In the life where I live in London
I have been shamed into thinness
& am a glossier shinier version of myself
who never stutters or stumbles over words
& whose accent shapeshifts into something
out of a Victorian novel or maybe Georgian
& I will know the difference & talk about it at parties
held by people whose lives are mostly on track
but who nevertheless angst over not having hit
target x at 28 because they always thought…
& then tell you about their spiralizers.
I need to explain about Jake Sisko
who is a fictional character on Star Trek Deep Space Nine
which began 1993, ended 1999, and therefore
should be of little interest to me except
I am a big nerd and also, Netflix exists.
The thing about Jake is he is a kid in this world,
this fuzzy-lovely vaguely-military-not-really universe,
and his dad is super-important and everyone thinks
Jake will join Starfleet because who doesn’t want to join Starfleet?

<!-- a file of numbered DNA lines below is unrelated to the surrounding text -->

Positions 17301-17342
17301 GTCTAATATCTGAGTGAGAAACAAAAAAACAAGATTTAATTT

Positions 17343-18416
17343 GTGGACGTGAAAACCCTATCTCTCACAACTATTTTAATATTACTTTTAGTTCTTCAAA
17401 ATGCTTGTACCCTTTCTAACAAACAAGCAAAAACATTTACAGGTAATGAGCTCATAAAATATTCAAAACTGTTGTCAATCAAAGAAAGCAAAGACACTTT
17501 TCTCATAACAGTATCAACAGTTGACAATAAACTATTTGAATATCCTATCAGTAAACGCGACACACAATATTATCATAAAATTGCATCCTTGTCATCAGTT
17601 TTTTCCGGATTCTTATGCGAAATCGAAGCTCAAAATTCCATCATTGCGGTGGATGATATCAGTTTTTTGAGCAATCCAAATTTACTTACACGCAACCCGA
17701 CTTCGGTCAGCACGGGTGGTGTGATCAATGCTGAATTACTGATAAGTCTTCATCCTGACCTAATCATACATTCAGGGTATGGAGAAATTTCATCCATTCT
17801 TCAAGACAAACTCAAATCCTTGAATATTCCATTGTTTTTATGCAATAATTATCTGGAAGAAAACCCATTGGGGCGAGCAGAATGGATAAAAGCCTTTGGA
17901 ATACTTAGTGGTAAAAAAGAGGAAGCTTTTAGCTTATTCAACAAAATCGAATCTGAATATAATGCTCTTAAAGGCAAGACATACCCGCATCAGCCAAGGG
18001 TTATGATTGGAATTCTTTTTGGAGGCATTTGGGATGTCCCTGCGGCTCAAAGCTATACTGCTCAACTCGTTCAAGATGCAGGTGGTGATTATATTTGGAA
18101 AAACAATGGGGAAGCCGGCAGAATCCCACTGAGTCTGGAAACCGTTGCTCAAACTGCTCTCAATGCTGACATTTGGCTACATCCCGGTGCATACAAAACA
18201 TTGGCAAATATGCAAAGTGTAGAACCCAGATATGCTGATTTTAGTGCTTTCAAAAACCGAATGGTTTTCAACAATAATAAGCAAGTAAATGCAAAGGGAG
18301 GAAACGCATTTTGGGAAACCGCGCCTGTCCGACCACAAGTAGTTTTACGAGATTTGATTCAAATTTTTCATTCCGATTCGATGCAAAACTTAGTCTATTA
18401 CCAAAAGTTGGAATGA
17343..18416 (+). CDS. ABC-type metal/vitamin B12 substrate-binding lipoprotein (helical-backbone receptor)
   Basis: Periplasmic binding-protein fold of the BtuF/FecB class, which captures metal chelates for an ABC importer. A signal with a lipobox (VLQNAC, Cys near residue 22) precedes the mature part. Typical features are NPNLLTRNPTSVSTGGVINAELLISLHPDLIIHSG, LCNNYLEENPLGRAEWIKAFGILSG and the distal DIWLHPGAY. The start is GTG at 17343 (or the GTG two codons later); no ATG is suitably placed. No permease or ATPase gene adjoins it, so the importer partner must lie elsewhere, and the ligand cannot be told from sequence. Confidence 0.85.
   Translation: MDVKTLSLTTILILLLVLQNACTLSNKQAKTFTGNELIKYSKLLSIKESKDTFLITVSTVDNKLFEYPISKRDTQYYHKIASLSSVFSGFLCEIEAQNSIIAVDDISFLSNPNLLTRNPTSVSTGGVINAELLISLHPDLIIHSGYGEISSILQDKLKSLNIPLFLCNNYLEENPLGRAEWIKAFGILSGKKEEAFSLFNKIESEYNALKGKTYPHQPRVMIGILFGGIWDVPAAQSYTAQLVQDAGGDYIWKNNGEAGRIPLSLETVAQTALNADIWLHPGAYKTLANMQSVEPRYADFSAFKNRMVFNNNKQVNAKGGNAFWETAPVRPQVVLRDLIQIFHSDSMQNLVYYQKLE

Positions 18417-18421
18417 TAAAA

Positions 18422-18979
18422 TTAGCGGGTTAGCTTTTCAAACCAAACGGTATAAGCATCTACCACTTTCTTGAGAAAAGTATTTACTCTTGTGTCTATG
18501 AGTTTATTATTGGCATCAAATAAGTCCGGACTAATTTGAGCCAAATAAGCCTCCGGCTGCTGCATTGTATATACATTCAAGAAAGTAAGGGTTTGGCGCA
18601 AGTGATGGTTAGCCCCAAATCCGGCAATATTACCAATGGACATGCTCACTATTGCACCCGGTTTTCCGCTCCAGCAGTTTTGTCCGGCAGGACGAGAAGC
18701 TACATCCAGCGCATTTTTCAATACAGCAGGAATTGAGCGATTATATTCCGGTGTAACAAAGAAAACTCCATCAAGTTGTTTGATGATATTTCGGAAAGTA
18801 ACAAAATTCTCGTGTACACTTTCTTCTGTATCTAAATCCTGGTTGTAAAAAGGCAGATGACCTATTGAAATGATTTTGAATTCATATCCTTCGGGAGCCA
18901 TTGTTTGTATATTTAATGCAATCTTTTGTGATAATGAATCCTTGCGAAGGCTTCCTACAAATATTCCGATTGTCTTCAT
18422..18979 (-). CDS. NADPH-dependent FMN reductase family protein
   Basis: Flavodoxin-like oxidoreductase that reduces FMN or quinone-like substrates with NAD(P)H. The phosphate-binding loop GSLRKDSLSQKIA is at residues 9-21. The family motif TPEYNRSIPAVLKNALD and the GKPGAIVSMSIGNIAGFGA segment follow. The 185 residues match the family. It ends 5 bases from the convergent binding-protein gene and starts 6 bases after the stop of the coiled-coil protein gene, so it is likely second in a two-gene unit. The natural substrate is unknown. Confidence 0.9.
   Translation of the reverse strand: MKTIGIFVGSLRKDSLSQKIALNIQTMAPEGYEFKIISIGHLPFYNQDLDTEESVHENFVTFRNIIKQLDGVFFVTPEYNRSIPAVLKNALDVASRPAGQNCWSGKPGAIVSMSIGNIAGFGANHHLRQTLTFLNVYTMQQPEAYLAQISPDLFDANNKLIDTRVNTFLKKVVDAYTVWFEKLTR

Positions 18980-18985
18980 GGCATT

I mean that’s what you do if you’re a kid
in the world of any Star Trek franchise – you go to the Academy.
(Don’t make me think about how this is like
joining the American military, please,
because a girl needs her fandoms.)
So Jake. Steps away from duty, loyalty, the uniform,
everything his dad loves
and everything that killed his mom,
and becomes a writer –
which we will still need in the 24 th century! –
and tells stories.
First they are the stories he makes up,
then the stories that are real,
about cowardice in a war zone,
about misguided bravery, misguided kids,
about politics under occupation,
even if that last never makes it past the occupiers -
and he is naïve enough to be surprised by this,
and I love that – because those who tell the truth,
in the 21 st century, or the 24 th ,
need to be a tiny bit naïve. It helps with survival.
Claire Hennessy is a writer, editor, book reviewer, and creative writing facilitator based in Dublin, Ireland. She is the author of twelve books for young people, and her most recent YA novels Like Other Girls and Nothing Tastes As Good are published by Hot Key Books. Her work has been nominated for the Irish Book Awards and the Carnegie Medal.